NEMACO: A look at the numbers

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60 million Ariary: That was NEMACO’s turnover between August and November 2019. How can that be interpreted? We take stock and give an insight into the figures of the first months of operation.

This summer, NEMACO started working with the small-scale fishermen in southwestern Madagascar. The project is on track: the NEXUS concept seems to be working. The important processes have been defined and are now well established. We have already learned a lot and iteratively implemented the findings. Nevertheless, the challenges do not run out.

Purchasing: Engaging more fishermen
To date, NEMACO has directly purchased, cooled, processed, transported and sold around 8.5 tonnes of fish and seafood from local fishermen. The most important products in terms of quantity are large fish such as Merou, Thon or Carangue (34%), smaller fish (20%) and octopus (squid) with 20%.

The southernmost village Ambohibola supplies 35% of all products, followed by Besambay and Befasi (22% each). Per village it is estimated that ten to 20 percent of all fishermen work with us. The goal for the coming months is therefore clear: to win the support of more fishermen for the NEMACO concept and thus increase the quantities.

NEMACO’s permanent presence is appreciated by the villagers – as a local employer, fair partner, professional point of sale and source of safe drinking water. We will strengthen our position in the village with further measures in the new year.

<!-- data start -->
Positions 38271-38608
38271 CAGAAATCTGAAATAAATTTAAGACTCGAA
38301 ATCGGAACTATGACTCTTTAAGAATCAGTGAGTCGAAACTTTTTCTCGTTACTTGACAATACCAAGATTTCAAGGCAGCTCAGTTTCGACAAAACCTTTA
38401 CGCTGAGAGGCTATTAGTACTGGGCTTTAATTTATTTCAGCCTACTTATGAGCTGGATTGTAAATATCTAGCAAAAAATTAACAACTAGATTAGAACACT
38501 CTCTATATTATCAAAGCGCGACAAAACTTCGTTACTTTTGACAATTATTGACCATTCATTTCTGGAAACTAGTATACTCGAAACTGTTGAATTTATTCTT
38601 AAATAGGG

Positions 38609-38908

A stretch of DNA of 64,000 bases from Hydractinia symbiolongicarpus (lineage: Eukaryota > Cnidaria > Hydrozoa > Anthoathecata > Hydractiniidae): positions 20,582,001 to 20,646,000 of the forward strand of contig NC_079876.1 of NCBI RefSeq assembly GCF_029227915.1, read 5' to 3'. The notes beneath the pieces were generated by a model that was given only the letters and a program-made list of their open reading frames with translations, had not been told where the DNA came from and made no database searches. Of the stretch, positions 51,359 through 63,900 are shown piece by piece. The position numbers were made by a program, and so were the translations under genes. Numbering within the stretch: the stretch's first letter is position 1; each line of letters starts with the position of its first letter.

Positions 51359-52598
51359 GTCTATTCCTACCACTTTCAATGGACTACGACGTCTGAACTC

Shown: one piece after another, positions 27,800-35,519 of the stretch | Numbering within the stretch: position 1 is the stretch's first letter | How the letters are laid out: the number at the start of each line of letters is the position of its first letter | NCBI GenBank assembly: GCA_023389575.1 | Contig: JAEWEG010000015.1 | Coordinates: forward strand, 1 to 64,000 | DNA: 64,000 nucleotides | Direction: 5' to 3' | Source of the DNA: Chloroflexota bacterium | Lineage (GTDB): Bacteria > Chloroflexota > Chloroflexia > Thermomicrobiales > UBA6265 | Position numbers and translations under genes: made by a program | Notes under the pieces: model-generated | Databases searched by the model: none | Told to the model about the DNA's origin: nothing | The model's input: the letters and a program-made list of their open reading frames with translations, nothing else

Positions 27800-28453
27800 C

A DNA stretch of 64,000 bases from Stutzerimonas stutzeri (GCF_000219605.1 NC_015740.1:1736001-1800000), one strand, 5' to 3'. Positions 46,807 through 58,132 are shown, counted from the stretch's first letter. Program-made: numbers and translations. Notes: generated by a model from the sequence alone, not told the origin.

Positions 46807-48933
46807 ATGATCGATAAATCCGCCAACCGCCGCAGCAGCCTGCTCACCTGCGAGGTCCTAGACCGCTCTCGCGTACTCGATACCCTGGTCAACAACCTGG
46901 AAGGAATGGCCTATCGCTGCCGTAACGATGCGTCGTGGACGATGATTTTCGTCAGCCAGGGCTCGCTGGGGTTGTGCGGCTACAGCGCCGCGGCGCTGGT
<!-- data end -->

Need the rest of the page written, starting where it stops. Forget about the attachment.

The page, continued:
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Sales: Optimize distribution channels
Of the just over 60 million Ariary in sales, three fall on drinking water, 57 on fish products. We generate about half of our sales with individual customers and a quarter each with hotels, restaurants and retailers. We started with selling all our fish products in the Tulear area, where we are now reaching our limits. The next step is for the NEMACO team to develop new sales channels in the capital.

For our customers, the freshness and quality of our products are the main selling points. They also increasingly appreciate the holistic nature of the concept and the direct cooperation with the fishermen – which makes us very happy.

As expected, water accounts for only a small part of income: To date, we have sold around 70,000 litres of water per month to the rural population at heavily subsidised prices.

Conclusion: break-even can be achieved
How do these figures relate to the costs? NEMACO is not yet profitable. However, if we more than double the quantities of fishery products, we will be able to cover local operating costs. NEMACO is working towards this next milestone. In addition to the targeted economic development of a remote region, we also want to make the social and ecological impact more measurable in the new year. We are confident and look forward to the next steps!

Source: nexus ch

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